The house was later redecorated by the late, great decorator Robert Kime, known for his multilayered schemes, whom Charles also hired to re-do the interiors at Clarence House in 2003. The two shared a love of textiles and antiques, and Kime later commented that the King took great interest in the decorating process: ‘He’d pop in a lot and would find three things wrong, and he’d always be right.’

Beyond London and Gloucestershire, as well as owning Birkhall on the Balmoral estate, in 2007 the King headed a consortium that raised £45 million to buy Dumfries House in East Ayrshire, not as an official home for himself, but partly to keep its unrivalled collection of Chippendale furniture intact.

That same year, he also bought Llwynywermod in Carmarthenshire, Wales, a 192-acre estate including a main house used by the King and Queen and two holiday cottages, sensitively remodelled by architect Craig Hamilton using sustainable, locally sourced materials. The interiors, by decorator Annabel Elliot, are lowkey and similarly locally sourced, with Welsh furniture and fabrics providing colour and warmth.

As King, his focus will now necessarily be on restoring and maintaining the royal residences, rather than expressing his own interior taste; but one suspects he will continue to influence through his passions for architecture, craft and design.

Words by Jessica Doyle, Design & Interiors Editor

From the day he was born, it was the destiny of King Charles III that he would, on his accession, become Commander-in-Chief of Britain's armed forces – a position in which he has vowed to serve with ‘loyalty, respect and love’. And, as with every other aspect of his life, this was a role for which the Heir to the Throne has had hands-on experience and ceremonial preparation since his youth.

The future King's practical training started in 1971 while he was at Cambridge University. Somewhat unusually, this was not with the Royal Navy (like his father, grandfather and great-grandfather), nor with the Army (like his great-great-grandfather), but with the Royal Air Force. For it was with the Cambridge University Air Squadron that he learned to fly, qualifying as a jet pilot in 1971 after further training at RAF Cranwell.

The then Prince of Wales went on to serve at sea with the Royal Navy and in 1974 qualified as a naval helicopter pilot. His employment with the ‘senior service’ ended in 1976 with the command for ten months of a minesweeper, HMS Bronington.

There was, however, to be one final chapter in Prince Charles's practical training with the armed services when, in 1978, he took a parachute training course. Although not remarked upon at the time, this probably had as much to do with avoiding the embarrassment of being a wingless Colonel-in-Chief of the Parachute Regiment, an appointment he took up in 1977, as it did with his safety in the air.

The colonelcy of the Paras was not, however, the Prince of Wales's first army appointment. This had occurred in 1969 with his appointment as Colonel-in-Chief of the newly-formed Royal Regiment of Wales. Unlike his mother, whose first colonelcy had been that of the Grenadier Guards, the choice of a relatively junior infantry regiment was made because it was Welsh, allowing him to wear a Welsh regiment's uniform at his Investiture as Prince of Wales on 1 July of that year – and, anyway, at the time his father was Regimental Colonel of the Welsh Guards.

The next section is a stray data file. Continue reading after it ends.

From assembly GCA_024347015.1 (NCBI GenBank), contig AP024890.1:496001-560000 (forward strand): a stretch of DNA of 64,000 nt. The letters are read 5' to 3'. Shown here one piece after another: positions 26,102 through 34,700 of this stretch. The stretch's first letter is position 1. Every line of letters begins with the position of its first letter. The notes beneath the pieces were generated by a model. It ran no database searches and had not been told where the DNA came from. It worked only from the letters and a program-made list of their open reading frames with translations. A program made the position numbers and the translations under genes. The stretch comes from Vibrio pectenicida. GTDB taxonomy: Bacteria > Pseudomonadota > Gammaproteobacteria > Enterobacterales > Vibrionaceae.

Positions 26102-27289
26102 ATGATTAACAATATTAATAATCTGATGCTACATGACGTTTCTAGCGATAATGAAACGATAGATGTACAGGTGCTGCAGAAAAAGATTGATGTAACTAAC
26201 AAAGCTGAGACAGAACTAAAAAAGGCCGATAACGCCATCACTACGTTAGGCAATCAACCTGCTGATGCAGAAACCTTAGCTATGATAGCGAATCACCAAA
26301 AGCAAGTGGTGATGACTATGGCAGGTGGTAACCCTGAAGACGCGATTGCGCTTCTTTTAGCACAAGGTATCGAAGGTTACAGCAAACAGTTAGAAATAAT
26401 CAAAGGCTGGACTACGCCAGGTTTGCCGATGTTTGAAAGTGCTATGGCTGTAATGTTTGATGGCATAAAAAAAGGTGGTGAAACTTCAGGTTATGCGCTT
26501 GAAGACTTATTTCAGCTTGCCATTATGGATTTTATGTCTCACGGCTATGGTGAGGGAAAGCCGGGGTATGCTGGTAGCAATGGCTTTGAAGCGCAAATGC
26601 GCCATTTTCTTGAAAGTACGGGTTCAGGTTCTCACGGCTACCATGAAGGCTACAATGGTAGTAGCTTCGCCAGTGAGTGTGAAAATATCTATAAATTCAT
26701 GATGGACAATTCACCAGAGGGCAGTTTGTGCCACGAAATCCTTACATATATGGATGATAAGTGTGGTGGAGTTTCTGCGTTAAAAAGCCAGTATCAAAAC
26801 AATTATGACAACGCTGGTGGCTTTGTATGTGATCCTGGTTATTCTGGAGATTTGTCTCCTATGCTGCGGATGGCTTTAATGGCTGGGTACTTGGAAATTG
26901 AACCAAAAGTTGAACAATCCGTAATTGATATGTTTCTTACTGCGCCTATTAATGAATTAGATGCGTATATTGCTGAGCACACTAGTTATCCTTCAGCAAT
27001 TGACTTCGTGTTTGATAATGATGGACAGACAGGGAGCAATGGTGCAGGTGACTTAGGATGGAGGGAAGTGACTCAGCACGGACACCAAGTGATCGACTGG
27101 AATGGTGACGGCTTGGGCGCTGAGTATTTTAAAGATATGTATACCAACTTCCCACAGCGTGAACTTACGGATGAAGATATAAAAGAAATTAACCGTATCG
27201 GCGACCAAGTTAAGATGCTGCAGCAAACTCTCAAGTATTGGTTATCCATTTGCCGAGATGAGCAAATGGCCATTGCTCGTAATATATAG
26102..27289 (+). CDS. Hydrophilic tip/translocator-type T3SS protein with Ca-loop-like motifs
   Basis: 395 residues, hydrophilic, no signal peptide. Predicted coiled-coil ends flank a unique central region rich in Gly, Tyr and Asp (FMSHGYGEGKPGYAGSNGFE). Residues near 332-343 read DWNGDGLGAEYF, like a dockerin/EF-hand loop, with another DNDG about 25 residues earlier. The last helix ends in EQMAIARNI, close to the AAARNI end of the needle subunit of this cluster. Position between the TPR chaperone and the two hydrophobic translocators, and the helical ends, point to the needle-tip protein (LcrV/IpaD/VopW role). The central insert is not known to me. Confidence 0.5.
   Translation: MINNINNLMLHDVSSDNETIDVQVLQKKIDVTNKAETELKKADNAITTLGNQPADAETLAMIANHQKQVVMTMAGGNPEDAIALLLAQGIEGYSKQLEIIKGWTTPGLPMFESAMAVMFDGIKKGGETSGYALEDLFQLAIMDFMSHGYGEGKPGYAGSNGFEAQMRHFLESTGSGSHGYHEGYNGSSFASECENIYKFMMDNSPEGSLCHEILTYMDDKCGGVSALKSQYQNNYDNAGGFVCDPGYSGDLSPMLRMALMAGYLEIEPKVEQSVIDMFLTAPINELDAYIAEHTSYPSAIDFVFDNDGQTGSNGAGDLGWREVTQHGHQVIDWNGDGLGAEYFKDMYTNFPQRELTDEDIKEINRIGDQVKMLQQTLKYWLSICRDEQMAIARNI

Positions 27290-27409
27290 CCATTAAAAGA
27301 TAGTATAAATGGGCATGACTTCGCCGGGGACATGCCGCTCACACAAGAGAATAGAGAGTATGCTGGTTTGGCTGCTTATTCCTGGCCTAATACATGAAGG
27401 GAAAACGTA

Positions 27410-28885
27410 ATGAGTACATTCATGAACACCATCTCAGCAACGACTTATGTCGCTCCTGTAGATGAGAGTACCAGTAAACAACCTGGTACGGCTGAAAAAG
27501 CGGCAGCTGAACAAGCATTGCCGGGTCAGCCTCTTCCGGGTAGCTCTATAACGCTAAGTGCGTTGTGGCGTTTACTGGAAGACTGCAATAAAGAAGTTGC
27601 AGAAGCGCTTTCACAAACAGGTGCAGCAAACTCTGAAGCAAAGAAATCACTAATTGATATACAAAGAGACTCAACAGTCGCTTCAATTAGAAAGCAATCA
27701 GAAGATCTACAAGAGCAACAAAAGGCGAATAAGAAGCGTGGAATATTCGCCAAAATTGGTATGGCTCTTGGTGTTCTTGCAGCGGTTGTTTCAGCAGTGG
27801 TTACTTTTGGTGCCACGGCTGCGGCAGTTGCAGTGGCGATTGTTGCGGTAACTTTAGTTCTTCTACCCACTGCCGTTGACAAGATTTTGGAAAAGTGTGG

In the years that followed, the future King's wardrobe continued to expand with the uniforms of many more British and Commonwealth units, culminating in his promotion in 2012 to the five-star rank of Admiral of the Fleet, Field Marshal and Marshal of the Royal Air Force.

However, although his armed services’ roles have been largely ceremonial, those servicemen and women with whom King Charles III has been associated since 1969 all attest to his very real interest and engagement in their professional tasks and personal welfare. He may now as King be at the apex of Britain's military, but no one fears that his commitment to his armed forces will wane.

Words by Christopher Joll, Regimental Historian of the Household Cavalry

King Charles has always had good taste, something his critics have often been keen to forget. He is credited for his tailoring and his love of poetry – for proof of the latter, look up his beautifully judged reading of Wordsworth's Tintern Abbey – but he knows his cars, too.

He started younger than most. As a toddler the future king had a choice of pedal cars. There was an aquamarine Austin J40, then a Triang Centurion sunbeam, not to mention a hand-me-down from his mother in the form of a battery-powered Citroen C4. He even had a miniature Rollalong caravan complete with gas, water and electricity, just in case he and his sister Anne decided to abscond from the royal nursery.

He acquired his first car proper when he went up to Cambridge in 1968: an MGC GT with all mod-cons, which at the time included an aerial, a car phone and heated rear screen, but it wasn't long before it was superseded by his 21st birthday present from his parents. The Aston Martin DB6 Volante Mk 2 in Seychelles Blue, a car fit for a British prince if ever there was one. There have been other Astons since. In 1986 the Emir of Bahrain gave him a V8 Vantage Volante. Later he traded that in for a Virage Volante, around the same time he bought a Bentley Turbo RL.

But the DB6 remains his first and truest vehicular love. He still drives it today, albeit with an engine that has been converted to run partly on ethanol made from wine. The car's most famous outing in recent years was when William drove Kate away in it from their wedding, admitting afterwards that he had driven with the handbrake on.